The U.S. health care payment system and lingering privacy issues are deterring doctors and patients alike from embracing efficient and accessible e-health technology and solutions, experts say.
Without health care reforms to accommodate the new technology, e-health will struggle to become widespread, they warn.
“[E-health adoption] is going to be gradual, and there are going to be small pockets that are adopting e-health and using it really widely,” said Lygeia Ricciardi, principal and founder of Clear Voice Consulting, a practice focusing on e-health and consumers. “But in order to get everyone on board, it’s going to take at least 10 years, maybe a generation.”
E-health technology allows patients and doctors to create and update medical records using computer programs and the Internet. The files can travel easily between different health care offices, giving doctors more complete information about their patients, which can result in more accurate diagnosis and better treatment.
The technology eliminates the hassle and inaccuracy of a system where patients–who sometimes are in significant pain–must try to remember their health history and write it on a clipboard paper before receiving treatment.
Prohibitive Startup Costs
The initial expense of e-health keeps many doctors from making the switch, said Christine Bechtel, vice president of eHealth Initiative, a Washington, DC-based nonprofit that advocates improvement in the quality, safety, and efficiency of health care through information and information technology.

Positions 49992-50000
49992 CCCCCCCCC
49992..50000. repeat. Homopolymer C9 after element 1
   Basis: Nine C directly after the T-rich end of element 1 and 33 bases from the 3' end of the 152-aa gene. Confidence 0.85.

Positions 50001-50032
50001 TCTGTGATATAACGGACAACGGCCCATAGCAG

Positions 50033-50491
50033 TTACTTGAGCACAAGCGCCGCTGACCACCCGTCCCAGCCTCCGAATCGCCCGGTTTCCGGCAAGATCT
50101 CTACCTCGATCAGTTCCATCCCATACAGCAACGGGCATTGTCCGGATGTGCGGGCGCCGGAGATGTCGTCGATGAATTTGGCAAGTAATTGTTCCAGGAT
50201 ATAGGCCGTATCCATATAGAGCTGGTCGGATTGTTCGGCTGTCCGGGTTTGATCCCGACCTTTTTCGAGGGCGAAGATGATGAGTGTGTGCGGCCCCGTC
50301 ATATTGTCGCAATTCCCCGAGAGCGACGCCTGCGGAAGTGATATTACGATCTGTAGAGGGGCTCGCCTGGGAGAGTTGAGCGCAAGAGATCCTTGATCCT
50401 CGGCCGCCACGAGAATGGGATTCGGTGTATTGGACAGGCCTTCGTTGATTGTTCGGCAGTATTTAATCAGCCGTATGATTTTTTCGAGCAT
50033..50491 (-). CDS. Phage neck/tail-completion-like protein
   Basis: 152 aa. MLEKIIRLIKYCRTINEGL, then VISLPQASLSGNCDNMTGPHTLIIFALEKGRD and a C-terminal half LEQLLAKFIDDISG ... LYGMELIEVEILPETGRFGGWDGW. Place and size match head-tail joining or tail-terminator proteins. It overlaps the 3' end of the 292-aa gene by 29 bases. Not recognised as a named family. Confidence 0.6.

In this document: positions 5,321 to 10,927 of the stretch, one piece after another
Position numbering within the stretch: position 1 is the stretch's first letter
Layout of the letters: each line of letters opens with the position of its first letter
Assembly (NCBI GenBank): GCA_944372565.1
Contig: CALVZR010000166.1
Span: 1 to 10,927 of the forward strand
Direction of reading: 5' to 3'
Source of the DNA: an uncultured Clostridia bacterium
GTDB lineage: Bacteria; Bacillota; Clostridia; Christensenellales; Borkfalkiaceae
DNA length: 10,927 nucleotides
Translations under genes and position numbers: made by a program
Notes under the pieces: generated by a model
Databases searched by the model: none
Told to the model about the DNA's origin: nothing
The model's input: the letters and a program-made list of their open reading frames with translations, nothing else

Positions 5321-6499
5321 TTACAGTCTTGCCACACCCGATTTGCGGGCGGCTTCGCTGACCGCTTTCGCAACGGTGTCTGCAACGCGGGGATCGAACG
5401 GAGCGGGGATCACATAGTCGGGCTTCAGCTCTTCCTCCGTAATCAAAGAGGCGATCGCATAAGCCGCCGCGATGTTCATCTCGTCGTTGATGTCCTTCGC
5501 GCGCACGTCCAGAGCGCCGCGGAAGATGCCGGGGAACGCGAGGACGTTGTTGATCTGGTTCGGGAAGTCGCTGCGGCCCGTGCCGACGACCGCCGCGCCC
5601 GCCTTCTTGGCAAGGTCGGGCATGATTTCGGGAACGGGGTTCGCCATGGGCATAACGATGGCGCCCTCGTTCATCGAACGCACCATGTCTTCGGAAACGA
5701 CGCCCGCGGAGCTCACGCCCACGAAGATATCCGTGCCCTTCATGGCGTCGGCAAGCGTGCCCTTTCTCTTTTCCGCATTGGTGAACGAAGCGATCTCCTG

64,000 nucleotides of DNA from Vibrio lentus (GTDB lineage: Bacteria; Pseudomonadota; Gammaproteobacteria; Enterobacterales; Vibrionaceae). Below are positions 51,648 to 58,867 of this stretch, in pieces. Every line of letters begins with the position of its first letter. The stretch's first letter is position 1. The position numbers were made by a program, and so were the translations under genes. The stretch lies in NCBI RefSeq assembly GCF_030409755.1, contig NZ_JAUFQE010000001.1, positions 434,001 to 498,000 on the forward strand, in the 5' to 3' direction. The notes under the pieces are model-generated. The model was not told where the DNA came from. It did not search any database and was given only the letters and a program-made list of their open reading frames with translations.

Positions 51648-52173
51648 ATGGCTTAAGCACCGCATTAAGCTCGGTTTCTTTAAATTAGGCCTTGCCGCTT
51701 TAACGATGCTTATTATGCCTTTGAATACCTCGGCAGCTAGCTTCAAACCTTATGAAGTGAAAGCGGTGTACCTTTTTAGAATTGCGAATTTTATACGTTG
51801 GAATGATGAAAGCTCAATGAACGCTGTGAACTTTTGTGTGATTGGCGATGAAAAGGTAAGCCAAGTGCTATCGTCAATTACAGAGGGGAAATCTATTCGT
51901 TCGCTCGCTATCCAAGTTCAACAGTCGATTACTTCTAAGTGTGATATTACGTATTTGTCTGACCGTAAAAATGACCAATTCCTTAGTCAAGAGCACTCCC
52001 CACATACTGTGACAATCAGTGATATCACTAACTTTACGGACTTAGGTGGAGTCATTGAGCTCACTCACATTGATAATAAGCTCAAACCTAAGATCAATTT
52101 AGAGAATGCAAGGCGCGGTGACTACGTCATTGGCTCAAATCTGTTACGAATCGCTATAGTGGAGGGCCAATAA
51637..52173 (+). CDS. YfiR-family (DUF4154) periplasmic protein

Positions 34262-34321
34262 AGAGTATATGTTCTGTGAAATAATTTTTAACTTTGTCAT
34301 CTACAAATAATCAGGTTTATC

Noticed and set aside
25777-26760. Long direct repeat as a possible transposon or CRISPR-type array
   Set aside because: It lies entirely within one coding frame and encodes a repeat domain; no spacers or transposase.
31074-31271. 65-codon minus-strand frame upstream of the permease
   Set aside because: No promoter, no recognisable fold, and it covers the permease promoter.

The programs can cost a practice $10,000-$50,000 per physician, Bechtel explained, and training offices to adopt the electronic records as they process patients can cost even more.
Another problem is that most physicians get paid for each office visit or treatment rendered–not for keeping a patient healthy, Bechtel explained.
“Right now, we pay for health care largely using a fee-for-service program,” Bechtel said. “It tends to reward doctors who do more but not those who do better.”
Ricciardi said legislators should consider introducing policies that help doctors pay to get e-health technology started in their offices.
Many doctors who have incorporated e-health into their practices have eventually seen financial benefits, in part because the increased efficiency allows them to see more patients.
“If you talk to the physicians who have adopted, they’ll wish they would have done it sooner,” Bechtel said. “It was challenging, it required a lot of time and resources,” she explained, but many doctors conclude the initial cost paid off.
Nevertheless, the expense of switching to e-health remains a significant barrier for many providers, Bechtel said.
Privacy issues have kept consumers from switching to personal electronic health records that could be shared with their health care providers, Ricciardi said.
Privacy Framework Lacking
Many corporate and legal privacy policies have not yet addressed e-health developments.
“Right now, there really isn’t an overarching privacy framework,” Ricciardi said.
Consumers can help the transition to better records by buying and using personal e-health records, Ricciardi noted.
“You can start by just trying to pull together your own information, and let your doctor know that it is a priority,” Ricciardi said.
Meanwhile, both Ricciardi and Bechtel suggested, legislators should examine the current payment system and work on providing physicians’ practices with incentives to switch to e-health records.
Jillian Melchior ([email protected]) writes from Michigan.